We herewith discuss, via the kindness of Bill Murphy (www.lemetropolecafe.com) and in HSL (www.hsletter.com), the unique and weak character of the vehicles used for hedging by the majority of gold producers of 100,000 ounces per annum and up. To review for our new readers, those instruments are briefly:
- Traded in private treaty negotiations.
- Price determined not by market forces but rather by computer simulation.
- Short gold spreads mainly in one form of another.
- Far dated.
- Non transparent
- Without a clearing house function in order to guarantee the financial integrity of the instrument.
- Traded with in most cases between the gold producer and their gold bank which is usually a non guaranteed as to trade debt subsidiary of a major investment bank or commercial bank holding company.
- The Gold Banks do not as a rule publish the total nominal value of derivatives issued to all clients to which the bank is guarantor. Therefore there is no way to know the real financial integrity of even a rich gold bank.
- We know of no gold producer. hedger that has a right of offset in their client contracts with their gold bank. This is a critical point that is discussed in the body of this article.
We could write tomes on the technical nature of the construction of these instruments speaking to counter party risk among other weaknesses but that is not the purpose of this communication. Let us say that the brief review above of stand out points suffices to bring you into our conclusions.
We and our friends at GATA believe strongly in free markets. That is a gold market free of all manipulators both quasi-legal and illegal. We believe that a free market is not participated in by governments using extraordinary powers. We feel that governments must comply tightly with industry created referees rules that insure level playing fields for all interests. That being said we cannot oppose the practice of hedging by any commodity producer for whatever purpose that free agent has in the mind. The market, being a great leveler of interests, will work out the merits and the punishments of each entity's decision
Yet we have a great concern for gold itself. There is no question that a 30 billion dollar participation in hedging instruments by the gold producer can only result in a significant if not history making melt down of the hedging vehicles.
Should this melt down occur few participants in the industry will avoid the consequences which are:
Source: Knight Ridder/Tribune Business News
Publication date: 2002-04-03
Apr. 3--After years of playing the part of Cinderella to other more-favoured financial assets, gold is finally shaking off its dowdy image and taking a shot at gaining the prize for best-performing asset market of 2002.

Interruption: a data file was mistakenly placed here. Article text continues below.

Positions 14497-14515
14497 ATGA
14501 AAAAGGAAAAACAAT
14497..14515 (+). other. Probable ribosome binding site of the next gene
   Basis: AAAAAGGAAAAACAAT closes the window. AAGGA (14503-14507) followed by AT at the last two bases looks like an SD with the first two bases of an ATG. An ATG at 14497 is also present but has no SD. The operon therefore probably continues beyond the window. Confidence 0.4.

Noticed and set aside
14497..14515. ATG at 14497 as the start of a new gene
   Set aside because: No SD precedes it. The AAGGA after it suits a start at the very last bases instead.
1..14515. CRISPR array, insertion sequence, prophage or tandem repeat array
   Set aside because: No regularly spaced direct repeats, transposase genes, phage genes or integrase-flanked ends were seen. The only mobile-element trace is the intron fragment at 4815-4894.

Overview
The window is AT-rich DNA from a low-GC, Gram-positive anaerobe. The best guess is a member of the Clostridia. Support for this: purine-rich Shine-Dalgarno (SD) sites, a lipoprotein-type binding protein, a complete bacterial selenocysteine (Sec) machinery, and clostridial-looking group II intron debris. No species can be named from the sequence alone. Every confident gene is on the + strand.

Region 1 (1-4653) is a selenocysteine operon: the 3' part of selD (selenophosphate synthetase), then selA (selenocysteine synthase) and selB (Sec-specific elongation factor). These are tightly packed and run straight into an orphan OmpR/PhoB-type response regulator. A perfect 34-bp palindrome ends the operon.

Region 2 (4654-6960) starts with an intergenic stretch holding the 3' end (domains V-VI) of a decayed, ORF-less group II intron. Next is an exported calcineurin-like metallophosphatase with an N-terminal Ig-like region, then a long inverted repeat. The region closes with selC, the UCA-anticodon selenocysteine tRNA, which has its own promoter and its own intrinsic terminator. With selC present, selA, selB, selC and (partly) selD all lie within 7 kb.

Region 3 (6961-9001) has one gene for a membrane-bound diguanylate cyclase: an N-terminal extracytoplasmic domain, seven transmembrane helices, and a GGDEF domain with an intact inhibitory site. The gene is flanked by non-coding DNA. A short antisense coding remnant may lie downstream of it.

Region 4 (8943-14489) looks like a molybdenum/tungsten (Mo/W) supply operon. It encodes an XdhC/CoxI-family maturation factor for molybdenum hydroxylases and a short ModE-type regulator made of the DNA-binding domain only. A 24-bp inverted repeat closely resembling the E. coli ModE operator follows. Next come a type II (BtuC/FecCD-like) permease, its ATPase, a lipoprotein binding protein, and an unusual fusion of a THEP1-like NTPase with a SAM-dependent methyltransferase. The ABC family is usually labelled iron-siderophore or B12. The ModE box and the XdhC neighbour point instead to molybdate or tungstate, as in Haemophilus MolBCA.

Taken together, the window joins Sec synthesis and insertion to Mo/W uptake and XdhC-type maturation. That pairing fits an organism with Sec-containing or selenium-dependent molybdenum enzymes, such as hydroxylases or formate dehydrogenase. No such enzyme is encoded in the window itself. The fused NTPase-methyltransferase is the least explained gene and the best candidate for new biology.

Since 1997, $300 (UKpound 208) an ounce has been a ceiling for gold as a combination of central bank auctions and lending to hedge funds, forward sales by gold producers and the much-touted death of inflation conspired to keep the price well below its historic high of $870 hit in 1980.
By Kelly Patricia O'Meara
March 4, 2002, edition Posted February 8, 2002
Even though Enron employees and the company's accounting firm, Arthur Andersen, have destroyed mountains of documents, enough information remains in the ruins of the nation's largest corporate bankruptcy to provide a clear picture of what happened to wreck what once was the seventh-largest U.S. corporation.
DALLAS--(BUSINESS WIRE)--March 4, 2002--Research by the Gold Anti-Trust Action Committee Inc. has been cited by U.S. Rep. Ron Paul, R-Texas, in support of his legislative proposal to prevent the U.S. government from intervening in the gold market without authorization from Congress.
Paul's Monetary Freedom and Accountability Act, H.R. 3732, originates in concerns that the U.S. government, acting through the Federal Reserve Board, the Treasury Department, and the Exchange Stabilization Fund, has been surreptitiously suppressing the gold price in order to distort general measures of the U.S. and world economies.
Yesterday, Secretary Paul O'Neill testified before the Financial Services Committee on the state of the international economy and the performance of the IMF and World Bank. Congressman Paul asked Secretary O'Neill what he thought of the Monetary Freedom and Accountability Act (HR 3732). Secretary O'Neill said he believed the administration needed the flexibility to deal with changes in the international economic system and would oppose anything that reduces the administration's "flexibility."